The Polish Review, Vol. LVI, Nos. 1-2, 2011:111-152
©2011 The Polish Institute of Arts and Sciences of America
anna m. cienciala
THE FOREIGN POLICY OF JÓZEF PIŁSUDSKI AND JÓZEF BECK, 1926-1939: MISCONCEPTIONS AND INTERPRETATIONS1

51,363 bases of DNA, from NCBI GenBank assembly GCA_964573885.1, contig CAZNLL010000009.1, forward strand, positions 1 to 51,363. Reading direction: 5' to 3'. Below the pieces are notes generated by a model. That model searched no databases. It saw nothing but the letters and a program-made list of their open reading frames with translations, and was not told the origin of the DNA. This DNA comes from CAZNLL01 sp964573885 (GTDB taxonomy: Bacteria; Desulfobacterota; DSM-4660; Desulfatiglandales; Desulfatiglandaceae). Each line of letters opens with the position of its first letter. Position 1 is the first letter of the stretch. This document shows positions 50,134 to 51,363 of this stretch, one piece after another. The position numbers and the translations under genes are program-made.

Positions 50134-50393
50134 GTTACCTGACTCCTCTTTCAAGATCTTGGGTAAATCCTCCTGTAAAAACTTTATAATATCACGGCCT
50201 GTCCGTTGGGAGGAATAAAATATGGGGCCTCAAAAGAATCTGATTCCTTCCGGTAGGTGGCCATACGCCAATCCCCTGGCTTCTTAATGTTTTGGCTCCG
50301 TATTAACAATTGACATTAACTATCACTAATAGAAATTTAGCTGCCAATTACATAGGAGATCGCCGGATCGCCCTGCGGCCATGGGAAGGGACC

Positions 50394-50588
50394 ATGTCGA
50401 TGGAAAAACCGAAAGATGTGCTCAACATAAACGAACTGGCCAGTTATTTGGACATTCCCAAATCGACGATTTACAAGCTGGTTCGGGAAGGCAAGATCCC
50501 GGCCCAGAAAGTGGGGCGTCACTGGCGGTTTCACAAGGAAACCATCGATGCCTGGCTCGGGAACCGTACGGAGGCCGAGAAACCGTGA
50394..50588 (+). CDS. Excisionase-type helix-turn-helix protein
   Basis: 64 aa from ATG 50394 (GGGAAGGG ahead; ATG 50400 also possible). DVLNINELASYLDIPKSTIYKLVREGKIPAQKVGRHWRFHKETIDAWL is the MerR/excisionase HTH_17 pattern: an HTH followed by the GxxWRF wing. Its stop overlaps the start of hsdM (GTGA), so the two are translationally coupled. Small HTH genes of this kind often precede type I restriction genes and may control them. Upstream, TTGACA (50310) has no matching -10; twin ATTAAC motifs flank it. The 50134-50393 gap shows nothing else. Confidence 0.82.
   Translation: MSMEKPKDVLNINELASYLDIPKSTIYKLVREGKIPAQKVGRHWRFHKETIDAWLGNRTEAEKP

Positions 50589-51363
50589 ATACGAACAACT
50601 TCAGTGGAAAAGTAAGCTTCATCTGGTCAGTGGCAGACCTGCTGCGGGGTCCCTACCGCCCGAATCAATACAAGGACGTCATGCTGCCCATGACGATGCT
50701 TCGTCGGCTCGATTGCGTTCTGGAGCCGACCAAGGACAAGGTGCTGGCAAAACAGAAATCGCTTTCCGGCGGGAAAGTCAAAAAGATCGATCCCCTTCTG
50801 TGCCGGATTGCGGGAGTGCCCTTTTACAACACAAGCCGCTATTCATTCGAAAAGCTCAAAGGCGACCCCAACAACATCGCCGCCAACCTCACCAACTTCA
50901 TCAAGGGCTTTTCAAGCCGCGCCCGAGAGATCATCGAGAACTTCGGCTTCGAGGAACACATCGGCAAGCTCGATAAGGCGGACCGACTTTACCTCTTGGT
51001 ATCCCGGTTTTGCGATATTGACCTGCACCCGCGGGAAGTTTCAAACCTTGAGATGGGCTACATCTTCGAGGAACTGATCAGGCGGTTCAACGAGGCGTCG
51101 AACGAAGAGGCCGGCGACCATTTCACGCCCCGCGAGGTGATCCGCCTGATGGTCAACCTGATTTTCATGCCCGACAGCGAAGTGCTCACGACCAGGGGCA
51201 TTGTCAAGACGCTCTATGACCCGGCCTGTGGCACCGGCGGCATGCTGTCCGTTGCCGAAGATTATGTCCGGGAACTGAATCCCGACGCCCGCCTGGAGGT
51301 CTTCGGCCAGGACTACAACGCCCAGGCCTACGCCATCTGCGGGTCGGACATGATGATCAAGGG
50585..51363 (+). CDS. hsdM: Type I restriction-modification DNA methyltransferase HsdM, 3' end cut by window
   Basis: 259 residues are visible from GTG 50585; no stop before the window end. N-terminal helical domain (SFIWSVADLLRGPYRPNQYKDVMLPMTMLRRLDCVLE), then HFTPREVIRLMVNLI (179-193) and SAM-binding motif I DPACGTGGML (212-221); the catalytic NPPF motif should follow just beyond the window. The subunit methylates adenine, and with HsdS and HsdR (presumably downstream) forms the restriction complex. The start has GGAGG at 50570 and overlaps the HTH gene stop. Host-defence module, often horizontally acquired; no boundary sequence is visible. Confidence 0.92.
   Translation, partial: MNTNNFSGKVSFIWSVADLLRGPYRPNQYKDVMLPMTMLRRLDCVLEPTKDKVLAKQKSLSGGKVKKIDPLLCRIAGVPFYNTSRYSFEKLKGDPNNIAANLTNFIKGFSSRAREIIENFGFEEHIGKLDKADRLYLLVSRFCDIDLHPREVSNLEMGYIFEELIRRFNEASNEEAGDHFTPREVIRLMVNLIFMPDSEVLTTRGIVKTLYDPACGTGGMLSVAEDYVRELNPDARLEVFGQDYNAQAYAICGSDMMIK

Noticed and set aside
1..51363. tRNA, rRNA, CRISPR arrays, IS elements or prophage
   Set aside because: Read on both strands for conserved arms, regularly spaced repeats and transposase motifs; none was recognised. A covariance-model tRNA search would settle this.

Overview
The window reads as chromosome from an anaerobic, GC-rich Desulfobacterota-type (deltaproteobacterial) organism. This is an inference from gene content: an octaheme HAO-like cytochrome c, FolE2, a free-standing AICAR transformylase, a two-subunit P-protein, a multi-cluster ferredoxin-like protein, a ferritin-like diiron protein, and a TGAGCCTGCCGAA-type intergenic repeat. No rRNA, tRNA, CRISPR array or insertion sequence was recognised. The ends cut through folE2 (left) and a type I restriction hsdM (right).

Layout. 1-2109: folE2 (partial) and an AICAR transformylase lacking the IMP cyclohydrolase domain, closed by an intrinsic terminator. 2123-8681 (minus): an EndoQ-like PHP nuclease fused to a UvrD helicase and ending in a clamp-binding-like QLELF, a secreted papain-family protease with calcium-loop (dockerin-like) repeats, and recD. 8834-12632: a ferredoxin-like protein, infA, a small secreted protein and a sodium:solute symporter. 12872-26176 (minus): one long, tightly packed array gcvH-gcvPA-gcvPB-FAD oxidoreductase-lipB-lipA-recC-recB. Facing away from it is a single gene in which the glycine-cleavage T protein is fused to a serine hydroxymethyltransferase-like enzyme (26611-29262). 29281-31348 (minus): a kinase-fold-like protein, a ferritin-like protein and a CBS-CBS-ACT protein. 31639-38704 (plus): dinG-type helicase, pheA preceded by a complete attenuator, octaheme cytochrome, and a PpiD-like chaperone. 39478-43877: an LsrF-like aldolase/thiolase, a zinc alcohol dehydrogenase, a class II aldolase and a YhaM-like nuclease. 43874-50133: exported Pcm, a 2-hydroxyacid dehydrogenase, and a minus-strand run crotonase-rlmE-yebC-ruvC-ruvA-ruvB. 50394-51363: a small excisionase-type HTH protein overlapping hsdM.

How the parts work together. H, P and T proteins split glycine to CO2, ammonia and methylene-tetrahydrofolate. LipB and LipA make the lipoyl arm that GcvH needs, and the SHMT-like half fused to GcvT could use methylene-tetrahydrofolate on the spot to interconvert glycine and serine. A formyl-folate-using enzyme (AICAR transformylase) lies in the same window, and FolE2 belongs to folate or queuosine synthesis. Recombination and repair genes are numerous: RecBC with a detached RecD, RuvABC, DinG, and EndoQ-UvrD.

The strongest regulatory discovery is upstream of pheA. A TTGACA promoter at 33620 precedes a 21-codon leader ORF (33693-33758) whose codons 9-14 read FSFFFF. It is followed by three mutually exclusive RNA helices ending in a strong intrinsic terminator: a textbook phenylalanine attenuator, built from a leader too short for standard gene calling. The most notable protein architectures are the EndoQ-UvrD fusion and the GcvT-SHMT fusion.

Interwar Poland is hardly mentioned in current American textbooks on the history of twentieth-century Europe, and even then the information is generally sparse and often misleading. Poland makes an appearance with the Versailles Treaty of 1919, generally considered a bad treaty whose German-Polish settlement is sometimes judged as contrary to the principle of self-determination. Polish armed resistance against the Germans in September 1939 generally goes unmentioned and the Soviet attack on Poland is often explained as dictated by Soviet security. There is usually very little mention of Polish foreign policy, yet it should be studied as a factor in international politics in the interwar period, especially in the years from Hitler’s rise to power in Germany to his attack on Poland, sparking the outbreak of WW II. The pre-Hitler period is often passed over lightly although it contains the roots of Western attitudes toward Nazi Germany. In fact, before adopting the policy of appeasement toward Hitler, Britain, whose decisions ultimately determined French policy, assumed that German demands for the revision of the Versailles Treaty of 1919, particularly the German-Polish settlement, must be satisfied to secure lasting peace. One should bear in mind that despite her defeat in November 1918, Germany was still the greatest industrial power in Europe; France feared Germany but needed her coal and steel, while Britain needed the German market for her goods. Britain also needed peace in Europe to devote her limited armed forces to the defense of her overseas Empire. Finally, Eastern Europe was not seen as a sphere of vital British interests. All these factors contributed to the belief of all British governments that the Polish-German frontier — not recognized by Germany — should be revised in her favor. This meant, above all, the return to Germany of the preponderantly German port city of Danzig — made a self-governing Free City by the Treaty of Versailles — and also the preponderantly Polish-speaking Polish Pomerania, awarded by the treaty to Poland. The Germans called it the Polish Corridor because this narrow neck of land separated East Prussia from the rest of Germany. French governments came to accept the British view and saw the Franco-Polish alliance (1921) as less an advantage than a burden. Few people realized at the time that all German statesmen before Hitler aimed at the return not just of Danzig and the Polish Corridor but also most, and if possible all the territory of Prussian Poland as well as eastern Upper Silesia, even though the vast majority of the inhabitants of these territories were Polish.